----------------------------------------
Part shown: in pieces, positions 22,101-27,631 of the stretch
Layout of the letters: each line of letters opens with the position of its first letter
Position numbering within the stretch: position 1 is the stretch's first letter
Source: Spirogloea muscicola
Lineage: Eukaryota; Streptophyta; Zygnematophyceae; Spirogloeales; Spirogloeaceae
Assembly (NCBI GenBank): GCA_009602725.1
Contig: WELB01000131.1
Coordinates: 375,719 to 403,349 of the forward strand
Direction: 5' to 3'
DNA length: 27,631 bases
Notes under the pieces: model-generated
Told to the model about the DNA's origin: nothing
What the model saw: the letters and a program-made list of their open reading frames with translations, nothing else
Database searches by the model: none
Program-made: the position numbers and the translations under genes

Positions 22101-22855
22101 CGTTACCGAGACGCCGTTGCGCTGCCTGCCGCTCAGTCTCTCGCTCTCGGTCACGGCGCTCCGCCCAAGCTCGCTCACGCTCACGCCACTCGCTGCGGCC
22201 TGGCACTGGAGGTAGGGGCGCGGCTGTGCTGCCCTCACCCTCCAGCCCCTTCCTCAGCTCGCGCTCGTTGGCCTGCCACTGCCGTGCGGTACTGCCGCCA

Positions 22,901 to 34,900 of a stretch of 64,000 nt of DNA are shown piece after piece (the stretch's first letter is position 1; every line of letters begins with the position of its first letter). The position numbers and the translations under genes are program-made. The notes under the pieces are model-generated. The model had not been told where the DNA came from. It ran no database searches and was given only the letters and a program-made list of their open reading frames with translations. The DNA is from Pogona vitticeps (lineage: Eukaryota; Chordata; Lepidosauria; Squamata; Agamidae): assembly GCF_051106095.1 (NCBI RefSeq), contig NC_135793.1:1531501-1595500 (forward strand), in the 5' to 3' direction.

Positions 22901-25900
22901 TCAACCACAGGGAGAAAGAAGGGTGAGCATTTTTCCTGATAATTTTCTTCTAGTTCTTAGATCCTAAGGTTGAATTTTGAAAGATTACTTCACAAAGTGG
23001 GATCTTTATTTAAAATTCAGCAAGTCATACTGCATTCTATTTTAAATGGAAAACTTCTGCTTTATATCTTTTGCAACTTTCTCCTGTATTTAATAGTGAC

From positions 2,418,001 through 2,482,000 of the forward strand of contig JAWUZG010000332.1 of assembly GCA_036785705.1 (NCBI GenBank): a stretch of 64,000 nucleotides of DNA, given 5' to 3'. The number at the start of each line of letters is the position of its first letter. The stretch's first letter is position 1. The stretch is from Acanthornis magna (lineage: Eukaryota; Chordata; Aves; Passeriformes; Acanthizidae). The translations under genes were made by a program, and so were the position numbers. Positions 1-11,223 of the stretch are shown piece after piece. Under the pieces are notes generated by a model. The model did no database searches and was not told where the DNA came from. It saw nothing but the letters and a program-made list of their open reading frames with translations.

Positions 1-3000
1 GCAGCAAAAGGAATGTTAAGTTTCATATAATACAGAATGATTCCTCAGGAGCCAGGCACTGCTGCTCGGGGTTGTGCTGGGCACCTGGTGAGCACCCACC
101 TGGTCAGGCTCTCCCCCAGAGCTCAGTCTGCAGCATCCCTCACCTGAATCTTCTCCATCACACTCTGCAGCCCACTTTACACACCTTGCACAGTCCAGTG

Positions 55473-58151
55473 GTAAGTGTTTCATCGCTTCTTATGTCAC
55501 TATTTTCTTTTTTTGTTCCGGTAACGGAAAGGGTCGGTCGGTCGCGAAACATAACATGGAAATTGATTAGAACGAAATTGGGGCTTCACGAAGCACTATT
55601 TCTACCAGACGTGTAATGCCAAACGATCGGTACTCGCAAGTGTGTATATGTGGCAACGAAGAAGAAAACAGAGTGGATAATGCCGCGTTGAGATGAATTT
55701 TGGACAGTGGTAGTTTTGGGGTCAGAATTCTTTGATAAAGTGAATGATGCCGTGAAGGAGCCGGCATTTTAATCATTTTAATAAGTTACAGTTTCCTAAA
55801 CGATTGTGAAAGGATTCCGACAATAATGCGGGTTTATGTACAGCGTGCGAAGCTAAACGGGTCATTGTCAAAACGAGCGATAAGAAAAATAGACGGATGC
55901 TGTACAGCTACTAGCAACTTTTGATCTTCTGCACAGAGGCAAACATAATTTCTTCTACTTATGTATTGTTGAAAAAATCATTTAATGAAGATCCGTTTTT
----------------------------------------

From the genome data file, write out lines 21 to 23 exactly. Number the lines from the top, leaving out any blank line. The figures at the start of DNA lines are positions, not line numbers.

22901 TCAACCACAGGGAGAAAGAAGGGTGAGCATTTTTCCTGATAATTTTCTTCTAGTTCTTAGATCCTAAGGTTGAATTTTGAAAGATTACTTCACAAAGTGG
23001 GATCTTTATTTAAAATTCAGCAAGTCATACTGCATTCTATTTTAAATGGAAAACTTCTGCTTTATATCTTTTGCAACTTTCTCCTGTATTTAATAGTGAC

From positions 2,418,001 through 2,482,000 of the forward strand of contig JAWUZG010000332.1 of assembly GCA_036785705.1 (NCBI GenBank): a stretch of 64,000 nucleotides of DNA, given 5' to 3'. The number at the start of each line of letters is the position of its first letter. The stretch's first letter is position 1. The stretch is from Acanthornis magna (lineage: Eukaryota; Chordata; Aves; Passeriformes; Acanthizidae). The translations under genes were made by a program, and so were the position numbers. Positions 1-11,223 of the stretch are shown piece after piece. Under the pieces are notes generated by a model. The model did no database searches and was not told where the DNA came from. It saw nothing but the letters and a program-made list of their open reading frames with translations.